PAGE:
To that end, while the evolution strategy is safer in the short run for both the customers and the vendor, minimizing both investment and disruption, the evolutionary strategy has limits in how much can be accomplished. The existing product becomes a limit on the amount of innovation that proves practical. Namely, CONTROL was originally written in COBOL, which has prompted Cincom to decompose the code into an object-oriented similar approach in its later releases. Contrary to it, its newer products (i.e., iC and iD Solutions) have long been based on objects and Microsoft-centric technologies. CONTROL also initially ran on Supra DB only (therefore being the most proven there, and with a majority of installations), while the support for Oracle DB was introduced during the mid 90s.

Thus, while Cincom has lately embraced the trendy Microsoft technology that promises a building-block approach to application development, and XML-based interconnectivity, its vast majority of customers still run on a fat client two-tier client/server architecture and on its proprietary Supra database. Migrating these onto new, more advanced product releases and/or continued concurrent support of diverse product architectures will demand immense R&D resources. The technological foundation disparity of the products has also taken its toll by doubling the development expenses and in delivering products integration tools.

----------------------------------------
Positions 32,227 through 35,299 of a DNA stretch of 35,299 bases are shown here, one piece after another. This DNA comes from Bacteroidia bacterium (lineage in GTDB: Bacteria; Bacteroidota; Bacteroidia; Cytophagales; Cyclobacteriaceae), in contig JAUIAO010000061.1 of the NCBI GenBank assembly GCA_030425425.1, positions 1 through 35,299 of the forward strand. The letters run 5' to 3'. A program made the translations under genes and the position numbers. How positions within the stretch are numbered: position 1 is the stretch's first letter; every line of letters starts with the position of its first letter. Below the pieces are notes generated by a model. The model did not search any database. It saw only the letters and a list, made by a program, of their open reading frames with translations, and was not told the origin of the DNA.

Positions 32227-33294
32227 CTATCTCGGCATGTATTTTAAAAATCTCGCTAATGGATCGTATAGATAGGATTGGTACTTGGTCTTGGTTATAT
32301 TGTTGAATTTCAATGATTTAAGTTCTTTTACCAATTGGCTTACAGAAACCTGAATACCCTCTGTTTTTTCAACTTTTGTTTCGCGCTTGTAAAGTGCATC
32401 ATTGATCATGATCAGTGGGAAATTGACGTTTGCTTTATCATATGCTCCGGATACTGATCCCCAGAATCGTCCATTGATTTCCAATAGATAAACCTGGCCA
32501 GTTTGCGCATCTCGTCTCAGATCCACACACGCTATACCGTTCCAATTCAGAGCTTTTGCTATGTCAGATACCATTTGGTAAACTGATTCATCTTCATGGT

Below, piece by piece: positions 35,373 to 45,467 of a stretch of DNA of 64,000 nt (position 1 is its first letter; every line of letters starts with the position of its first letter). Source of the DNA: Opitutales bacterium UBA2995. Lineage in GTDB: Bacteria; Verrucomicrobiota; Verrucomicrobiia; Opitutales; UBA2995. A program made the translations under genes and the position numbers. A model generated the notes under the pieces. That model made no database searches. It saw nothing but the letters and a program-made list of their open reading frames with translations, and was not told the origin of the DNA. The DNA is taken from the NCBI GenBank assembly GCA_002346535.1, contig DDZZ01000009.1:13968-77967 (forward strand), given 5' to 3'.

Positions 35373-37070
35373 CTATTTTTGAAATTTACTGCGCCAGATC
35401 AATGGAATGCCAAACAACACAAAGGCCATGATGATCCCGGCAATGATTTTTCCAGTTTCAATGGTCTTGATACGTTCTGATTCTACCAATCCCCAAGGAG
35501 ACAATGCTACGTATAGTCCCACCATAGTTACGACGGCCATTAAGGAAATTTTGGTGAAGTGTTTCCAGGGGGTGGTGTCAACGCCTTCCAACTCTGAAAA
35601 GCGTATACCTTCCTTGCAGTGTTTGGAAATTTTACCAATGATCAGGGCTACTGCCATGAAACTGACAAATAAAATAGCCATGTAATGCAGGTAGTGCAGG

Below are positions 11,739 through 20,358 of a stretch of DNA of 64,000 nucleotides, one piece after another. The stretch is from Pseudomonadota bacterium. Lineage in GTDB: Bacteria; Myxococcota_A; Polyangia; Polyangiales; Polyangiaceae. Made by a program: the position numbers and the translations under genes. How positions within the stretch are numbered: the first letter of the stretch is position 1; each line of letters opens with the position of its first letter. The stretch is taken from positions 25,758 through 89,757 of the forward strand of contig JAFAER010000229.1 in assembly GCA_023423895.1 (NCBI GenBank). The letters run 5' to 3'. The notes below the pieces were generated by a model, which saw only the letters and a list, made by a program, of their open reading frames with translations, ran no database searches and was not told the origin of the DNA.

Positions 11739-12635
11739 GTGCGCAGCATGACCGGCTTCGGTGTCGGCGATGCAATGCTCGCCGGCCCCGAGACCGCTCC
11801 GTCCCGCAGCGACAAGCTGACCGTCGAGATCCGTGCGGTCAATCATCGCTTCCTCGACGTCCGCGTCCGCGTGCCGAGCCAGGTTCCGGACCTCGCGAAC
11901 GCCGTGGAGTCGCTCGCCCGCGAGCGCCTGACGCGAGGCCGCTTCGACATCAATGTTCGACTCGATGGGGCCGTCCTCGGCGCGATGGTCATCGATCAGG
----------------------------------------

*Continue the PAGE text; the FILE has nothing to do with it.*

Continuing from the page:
Cincom will also have to address other challenges in order to continue to thrive in this ruthless competitive environment (i.e., complex manufacturing) with a limited opportunity and functionality that is not easily leverageable in many other diverse sectors. Many larger vendors with more resources and leading-edge technology have invaded Cincom's stronghold, and have also been closing the functional parity gap. The likes of SAP, Oracle, Baan, Intentia, IFS and Ramco Systems have espoused strong counterpart offering to CONTROL. Particularly challenging would be IFS, both in terms of strong vertical functionality and proverbial few generations mature component-based product architecture that has been amenable to accommodating many of the above four challenges, as illustrated in the fact that over 80% of its global customers are on the single code base and in its components' compatibility even if coming from different major product releases (see IFS To Be At Customers' (Web) Service).